Tuesday, October 19, 2010

School Raitings for 4th and 8th Grade Math and Reading Scores

This weekend I saw Waiting for Superman and was depressed by it.  The effect cultural decline and failing schools have had on the United States is sad.  What it especially sad for many families is their inability to compare their schools with others and hopefully find a way out, either public or private, for their children.

The Bill and Melinda Gates Foundation have teamed up with others to create the Education Nation Scorecard for Schools website.  The website allows one to search for schools across the United States and compare the searched school with other schools, both public and private.  Data is given for the school, other schools in the state, and the United States versus other developed countries.  Reading and math scores for fourth and eighth grade are given as well as graduation rates.

Only 14% of DC eighth graders read at an eighth grade level.  But then again "high preforming" states like Massachusetts are under 50% reading at their grade level.


The results are saddening. The nation's capital, Washington D.C., is a blight on the country.  Only 14% of all eighth graders read at an eighth grade level and only 56% of Washingtonian kids will graduate high school (Nevada is worse with 51% graduating).  Then again, even "high scoring" states are under 50%.

This tool is useful for those looking to move to a new town.  Use this website to scope out the neighborhoods you are interested in moving to and see if your child(ren) will be going to a truly high preforming school.

3 comments:

Anonymous said...

I am a teacher and I think it is unfortunate you took the Waiting for Superman movie at face value. Public schools are not all that they should be, but not for the reasons or by the measures presented in the movie. After all, it was a movie.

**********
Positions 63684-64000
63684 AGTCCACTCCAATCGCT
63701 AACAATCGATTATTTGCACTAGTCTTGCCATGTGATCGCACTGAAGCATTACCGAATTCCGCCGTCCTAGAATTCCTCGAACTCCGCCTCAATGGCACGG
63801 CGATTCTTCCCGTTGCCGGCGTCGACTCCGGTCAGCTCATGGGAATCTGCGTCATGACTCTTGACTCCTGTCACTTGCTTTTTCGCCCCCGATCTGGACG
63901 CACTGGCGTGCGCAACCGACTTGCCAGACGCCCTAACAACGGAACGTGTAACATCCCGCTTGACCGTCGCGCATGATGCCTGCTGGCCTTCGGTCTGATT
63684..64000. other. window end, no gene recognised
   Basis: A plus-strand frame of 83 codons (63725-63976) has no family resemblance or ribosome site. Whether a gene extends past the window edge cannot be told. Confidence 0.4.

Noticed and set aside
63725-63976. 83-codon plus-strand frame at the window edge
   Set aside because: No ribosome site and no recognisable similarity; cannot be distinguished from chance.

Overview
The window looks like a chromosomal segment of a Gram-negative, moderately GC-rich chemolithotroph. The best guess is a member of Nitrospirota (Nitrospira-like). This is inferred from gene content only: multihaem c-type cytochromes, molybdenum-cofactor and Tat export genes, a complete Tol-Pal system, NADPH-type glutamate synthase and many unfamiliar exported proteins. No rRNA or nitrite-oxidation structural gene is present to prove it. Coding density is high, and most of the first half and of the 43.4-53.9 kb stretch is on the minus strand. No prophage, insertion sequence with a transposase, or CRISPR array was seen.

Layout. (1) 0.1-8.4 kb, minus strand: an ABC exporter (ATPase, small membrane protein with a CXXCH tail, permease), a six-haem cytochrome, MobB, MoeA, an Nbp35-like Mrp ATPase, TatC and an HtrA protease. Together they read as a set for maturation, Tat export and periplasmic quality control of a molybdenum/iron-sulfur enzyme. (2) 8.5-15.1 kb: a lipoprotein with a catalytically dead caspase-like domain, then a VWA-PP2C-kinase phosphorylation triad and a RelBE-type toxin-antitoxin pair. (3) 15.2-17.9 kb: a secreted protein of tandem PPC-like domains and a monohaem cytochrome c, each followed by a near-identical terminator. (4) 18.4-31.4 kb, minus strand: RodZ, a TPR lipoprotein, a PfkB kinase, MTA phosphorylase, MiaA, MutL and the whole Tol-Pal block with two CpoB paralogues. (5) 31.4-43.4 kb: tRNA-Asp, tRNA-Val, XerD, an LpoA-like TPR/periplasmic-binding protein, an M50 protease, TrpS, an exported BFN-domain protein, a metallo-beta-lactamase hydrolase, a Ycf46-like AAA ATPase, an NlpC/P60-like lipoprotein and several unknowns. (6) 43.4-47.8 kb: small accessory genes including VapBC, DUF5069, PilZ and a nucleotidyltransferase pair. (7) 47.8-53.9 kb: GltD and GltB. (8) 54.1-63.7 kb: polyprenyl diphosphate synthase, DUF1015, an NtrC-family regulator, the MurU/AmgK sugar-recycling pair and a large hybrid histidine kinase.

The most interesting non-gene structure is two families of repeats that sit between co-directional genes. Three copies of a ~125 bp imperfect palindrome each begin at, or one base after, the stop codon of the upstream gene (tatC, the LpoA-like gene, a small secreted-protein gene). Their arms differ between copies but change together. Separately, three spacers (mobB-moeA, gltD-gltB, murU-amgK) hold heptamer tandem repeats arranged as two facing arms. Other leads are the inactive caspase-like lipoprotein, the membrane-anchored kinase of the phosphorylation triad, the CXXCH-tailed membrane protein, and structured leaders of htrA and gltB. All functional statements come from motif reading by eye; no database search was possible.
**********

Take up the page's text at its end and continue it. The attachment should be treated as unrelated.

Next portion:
Catholicgauze said...

Anonymous,
I am the proud product of a great public school with excellent unionized teachers. There are some branches of the unions that do go way too far when it comes to protecting bad teachers. If I may ask, what is your opinion on why U.S. schools have not improved overall performance despite a monumental rise in funding for education?

P.S. I also relize the impact of stupid culture (thinking education is dumb, or it is selling out, or parents not careing) when it comes to the failure of the current generation.

Anonymous said...

In short, I think schools are suffering because we have moved away from a Liberal Arts education. In regards to critiques of the reform movement represented by the movie Waiting for Superman, I will defer to the thoughts of Diane Ravitch. I think that the primary influence on a student is the family. The teacher is the biggest in school influence, but they can never take the place of or have the same impact as a parent. Finally, I think a lot of the funding is wasted on bureaucratic items and unnecessary administrative jobs, both of which are not the fault of the teacher. The teachers are just low hanging fruit, pardon the cliche, and easy to pick.